I take leave of the boys at the Heiwadori Market Place. There are a couple of special birthday’s in March and I want to shop for gifts. I know this covered market labyrinth well but have seldom been here on my own. I am looking especially disheveled today, sweaty, with helmet hair and my green folding Newton Bicycle in tow. It’s only when I catch a glimpse of myself in a shop window or mirror that I feel my age, but alone here in the narrow side alleys of the market I realize that I am an oddity. I retrace my path to my favorite tiny shops and then stumble upon an alleyway between two alleys. I carefully walk my bicycle along this narrow space crowded close and between the back sides of two market streets. I pop out into an open area with a half dozen small tables; all occupied by what I surmise are the owners, friends and employees of the shops bordering this space. I feel as if I have stepped into a party uninvited as heads turn in my direction. I smile and nod and wish to be invisible.
I don’t find what I am looking for on my shopping trip so I bicycle back tired and deflated. My web site is still down. I am emotionally down.
Just above our apartment on the hillside dropping down to the fish market is a cemetery. John and I began to explore it last night, but we were spooked away when we turned a narrow and overgrown path and saw a homeless encampment amidst one of the large tombs. John and I backtracked through the labyrinth of tombs and we found a spot where we could watch the sunset. We could see the Zumami Islands silhouetted grey, as the sun dipped vermillion red below the horizon.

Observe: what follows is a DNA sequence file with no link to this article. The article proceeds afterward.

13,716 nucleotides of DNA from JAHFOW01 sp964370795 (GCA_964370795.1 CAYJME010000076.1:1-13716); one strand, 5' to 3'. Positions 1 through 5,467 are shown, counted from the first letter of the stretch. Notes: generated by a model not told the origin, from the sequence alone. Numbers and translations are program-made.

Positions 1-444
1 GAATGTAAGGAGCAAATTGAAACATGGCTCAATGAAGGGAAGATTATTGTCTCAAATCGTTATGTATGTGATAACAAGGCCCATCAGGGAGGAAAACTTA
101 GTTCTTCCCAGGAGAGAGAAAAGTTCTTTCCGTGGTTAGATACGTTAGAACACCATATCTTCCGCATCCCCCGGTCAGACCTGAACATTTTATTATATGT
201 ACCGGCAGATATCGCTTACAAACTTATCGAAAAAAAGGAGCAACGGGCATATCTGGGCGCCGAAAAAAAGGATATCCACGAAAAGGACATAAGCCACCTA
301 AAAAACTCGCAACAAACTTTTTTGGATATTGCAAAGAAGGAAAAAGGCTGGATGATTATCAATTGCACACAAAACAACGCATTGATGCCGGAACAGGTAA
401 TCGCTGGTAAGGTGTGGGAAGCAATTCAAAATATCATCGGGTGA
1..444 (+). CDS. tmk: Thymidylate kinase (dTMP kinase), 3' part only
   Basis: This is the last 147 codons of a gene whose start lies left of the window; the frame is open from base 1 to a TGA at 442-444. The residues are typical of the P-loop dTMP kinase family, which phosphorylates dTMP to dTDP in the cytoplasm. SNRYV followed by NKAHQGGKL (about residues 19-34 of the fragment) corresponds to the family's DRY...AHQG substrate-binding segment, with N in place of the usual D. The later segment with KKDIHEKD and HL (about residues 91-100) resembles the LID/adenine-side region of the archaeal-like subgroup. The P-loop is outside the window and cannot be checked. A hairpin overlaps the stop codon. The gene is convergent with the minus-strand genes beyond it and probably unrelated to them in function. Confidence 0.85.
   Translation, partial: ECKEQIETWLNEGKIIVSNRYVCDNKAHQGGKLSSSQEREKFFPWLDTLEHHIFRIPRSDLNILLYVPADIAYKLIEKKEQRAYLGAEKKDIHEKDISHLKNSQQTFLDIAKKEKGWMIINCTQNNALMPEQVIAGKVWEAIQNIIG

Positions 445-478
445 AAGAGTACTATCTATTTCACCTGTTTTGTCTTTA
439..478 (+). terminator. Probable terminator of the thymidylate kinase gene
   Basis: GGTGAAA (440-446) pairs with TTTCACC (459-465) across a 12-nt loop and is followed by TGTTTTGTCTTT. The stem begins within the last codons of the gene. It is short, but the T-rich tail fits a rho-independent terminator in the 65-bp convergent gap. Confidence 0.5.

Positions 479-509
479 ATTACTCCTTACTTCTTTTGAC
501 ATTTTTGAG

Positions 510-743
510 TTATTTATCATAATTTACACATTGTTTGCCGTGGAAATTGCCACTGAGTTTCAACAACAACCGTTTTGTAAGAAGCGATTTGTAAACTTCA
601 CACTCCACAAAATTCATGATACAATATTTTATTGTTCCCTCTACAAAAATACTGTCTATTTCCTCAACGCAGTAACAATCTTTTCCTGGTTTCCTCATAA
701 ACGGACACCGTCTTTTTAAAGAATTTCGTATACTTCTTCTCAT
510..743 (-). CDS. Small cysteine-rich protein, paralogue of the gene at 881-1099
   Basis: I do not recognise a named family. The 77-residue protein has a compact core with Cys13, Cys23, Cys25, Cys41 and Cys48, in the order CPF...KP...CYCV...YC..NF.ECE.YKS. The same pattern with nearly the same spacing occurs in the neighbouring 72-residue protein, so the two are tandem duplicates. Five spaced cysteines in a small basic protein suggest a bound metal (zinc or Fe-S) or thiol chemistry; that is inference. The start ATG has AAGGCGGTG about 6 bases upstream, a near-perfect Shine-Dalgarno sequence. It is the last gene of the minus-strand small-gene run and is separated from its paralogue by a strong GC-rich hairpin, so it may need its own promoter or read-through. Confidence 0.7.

Tonight I ask Art if he will walk with me up to this cemetery to watch the sunset? The pathway begins just steps away from our apartment. Art leads the way and we wind a narrow and overgrown path through the tombs and startle the homeless man who sits reading in the late afternoon sunlight. Art greets him with an assured “konichiwa.” and we walk past. The city disappears and we are suddenly in a wild and spirit filled place. Nature has taken over and vines and lush foliage encroach upon the tombs and two small limestone caves are gaping open. Art asks me if I want to climb up and look inside? We scramble a short 10 feet up and look into the opening of two graves? There are 5 or 6 large, broken and cracked. earthenware jars. Art surmises that these might have once contained bones. I am amazed that these artifacts are still present and as intact as they are.
I take several photographs. We retrace our steps back past our “friends” encampment. Art clears his throat and the man looks up from his reading and asks Art if he speaks Japanese? When Art responds in the affirmative, a lengthy discussion enthuses about following a spiritual path. When Art is finally able to tear us away from the conversation, Art observes that he might be more inclined to believe this man’s path if his housekeeping were better. The clutter of bottles and debris in this man’s house was quite offensive.
Art and I walk a pathway out to the edge of the cliff. We step up onto the wall of a tomb. The sun is close to setting and the smooth curve of the highway overpass glistens above the industrial harbor. In the midst of this tightly urban place, there are sweet spots; one just needs to notice them. The sun sets in a pale glow, the Zamami Islands backlit grey against the horizon.